Another element businesses should be cautious of are the high transaction fees that can be incurred when making cross-border transactions. These are often hidden and can mean a firm sends or receives less money than they believed they did, with fees swallowing up a larger portion of the overall amount than they might have expected. 

To combat this, businesses need tailored solutions. To manage FX risk and unexpected fees, locking in favourable exchange rates or hedging strategies can protect against adverse market movements. In response to opaque pricing, transparent, real-time FX rates help enable cost forecasts, better-informed decision-making, and a robust bottom line. 

PE: Could you explain how central bank digital currencies (CBDCs), if they become a reality, can rapidly accelerate the multi-currency transaction process.

PM: Many central banks are currently investigating risks, benefits and various designs of CBDCs, but with a strong focus on domestic needs. If coordinated successfully, however, CBDCs could quite possibly be leveraged to enhance cross-border payments and solve the cost, speed and transparency issues associated with them. But to do so may require different degrees of international integration and co-operation, ranging from basic compatibility with common standards to the establishment of international payment infrastructures.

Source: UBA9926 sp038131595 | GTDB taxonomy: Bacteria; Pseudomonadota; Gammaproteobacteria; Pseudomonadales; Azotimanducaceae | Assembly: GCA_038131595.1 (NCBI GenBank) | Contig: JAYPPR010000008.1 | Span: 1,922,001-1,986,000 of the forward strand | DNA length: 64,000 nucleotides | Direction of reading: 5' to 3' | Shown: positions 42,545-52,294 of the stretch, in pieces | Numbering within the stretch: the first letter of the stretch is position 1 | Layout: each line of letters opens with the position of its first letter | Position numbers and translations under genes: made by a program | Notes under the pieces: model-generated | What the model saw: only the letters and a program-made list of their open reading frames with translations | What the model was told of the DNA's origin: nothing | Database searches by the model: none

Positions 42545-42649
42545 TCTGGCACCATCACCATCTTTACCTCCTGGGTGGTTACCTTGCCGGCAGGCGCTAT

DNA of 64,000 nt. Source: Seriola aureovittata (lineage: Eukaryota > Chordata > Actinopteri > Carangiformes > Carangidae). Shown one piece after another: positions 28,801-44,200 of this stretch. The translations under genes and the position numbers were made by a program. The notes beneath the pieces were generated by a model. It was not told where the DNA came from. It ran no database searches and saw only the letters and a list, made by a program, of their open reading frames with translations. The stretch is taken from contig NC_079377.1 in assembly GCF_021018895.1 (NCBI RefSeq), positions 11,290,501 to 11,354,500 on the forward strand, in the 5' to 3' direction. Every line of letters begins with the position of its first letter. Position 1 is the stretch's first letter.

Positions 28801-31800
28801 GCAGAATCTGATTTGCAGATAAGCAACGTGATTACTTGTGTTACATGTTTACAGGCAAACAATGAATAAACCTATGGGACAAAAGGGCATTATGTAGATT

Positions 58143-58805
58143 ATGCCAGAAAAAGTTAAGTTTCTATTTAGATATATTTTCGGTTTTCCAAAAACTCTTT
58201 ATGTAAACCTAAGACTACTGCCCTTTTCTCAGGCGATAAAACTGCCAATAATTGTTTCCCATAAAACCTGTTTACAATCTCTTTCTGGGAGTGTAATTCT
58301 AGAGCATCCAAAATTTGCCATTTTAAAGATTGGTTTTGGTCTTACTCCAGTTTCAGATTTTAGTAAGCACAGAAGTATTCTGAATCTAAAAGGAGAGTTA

But before we can even think about the impact CBDCs might have on multi-currency transactions, there are a host of other considerations to address: for example, regarding the interoperability between existing and new infrastructures, the access to and control of central bank money, the distinction between wholesale and retail CBDC and the role of private industry actors, amongst others. 

PE: Lastly, and thank you for your time, what product and service launches can we expect to see from ‘Currencycloud/Visa Cross-Border Solutions’ throughout the year? 

PM: We’re committed to streamlining access to global markets with cost-effective, clear, and fast payment solutions, designed specifically to address hurdles. With multi-currency wallets and real-time transparent and competitive FX rates, we’re working to help businesses have clarity and control to execute their cross-border strategies with confidence.

We recently received an in-principle approval (IPA) for a major payment institution (MPI) licence by the Monetary Authority of Singapore – a significant step for us, which means customers in Asia Pacific will have the ability to collect, convert, hold, send, and spend multiple currencies simultaneously across 180 countries and territories. 

Our customers in the region will soon be able  to process intra-Asia and east to west payments more quickly and seamlessly and it’s this level of efficiency that we are looking to roll out to customers globally.